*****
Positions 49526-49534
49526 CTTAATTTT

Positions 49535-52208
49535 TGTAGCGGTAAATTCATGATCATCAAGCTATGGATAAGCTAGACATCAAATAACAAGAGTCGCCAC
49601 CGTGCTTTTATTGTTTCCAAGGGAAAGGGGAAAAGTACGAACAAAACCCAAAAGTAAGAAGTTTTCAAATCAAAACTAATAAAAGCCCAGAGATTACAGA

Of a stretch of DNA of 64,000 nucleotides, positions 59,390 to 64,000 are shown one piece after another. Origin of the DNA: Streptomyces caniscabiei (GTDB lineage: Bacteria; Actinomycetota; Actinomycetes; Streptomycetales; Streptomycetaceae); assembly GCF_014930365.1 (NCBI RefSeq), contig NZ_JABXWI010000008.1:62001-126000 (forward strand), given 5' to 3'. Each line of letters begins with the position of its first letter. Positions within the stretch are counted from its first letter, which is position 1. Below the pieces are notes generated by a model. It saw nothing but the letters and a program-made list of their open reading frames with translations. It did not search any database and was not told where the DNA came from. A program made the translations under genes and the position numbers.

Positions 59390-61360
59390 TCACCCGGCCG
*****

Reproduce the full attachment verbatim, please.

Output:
Positions 49526-49534
49526 CTTAATTTT

Positions 49535-52208
49535 TGTAGCGGTAAATTCATGATCATCAAGCTATGGATAAGCTAGACATCAAATAACAAGAGTCGCCAC
49601 CGTGCTTTTATTGTTTCCAAGGGAAAGGGGAAAAGTACGAACAAAACCCAAAAGTAAGAAGTTTTCAAATCAAAACTAATAAAAGCCCAGAGATTACAGA

Of a stretch of DNA of 64,000 nucleotides, positions 59,390 to 64,000 are shown one piece after another. Origin of the DNA: Streptomyces caniscabiei (GTDB lineage: Bacteria; Actinomycetota; Actinomycetes; Streptomycetales; Streptomycetaceae); assembly GCF_014930365.1 (NCBI RefSeq), contig NZ_JABXWI010000008.1:62001-126000 (forward strand), given 5' to 3'. Each line of letters begins with the position of its first letter. Positions within the stretch are counted from its first letter, which is position 1. Below the pieces are notes generated by a model. It saw nothing but the letters and a program-made list of their open reading frames with translations. It did not search any database and was not told where the DNA came from. A program made the translations under genes and the position numbers.

Positions 59390-61360
59390 TCACCCGGCCG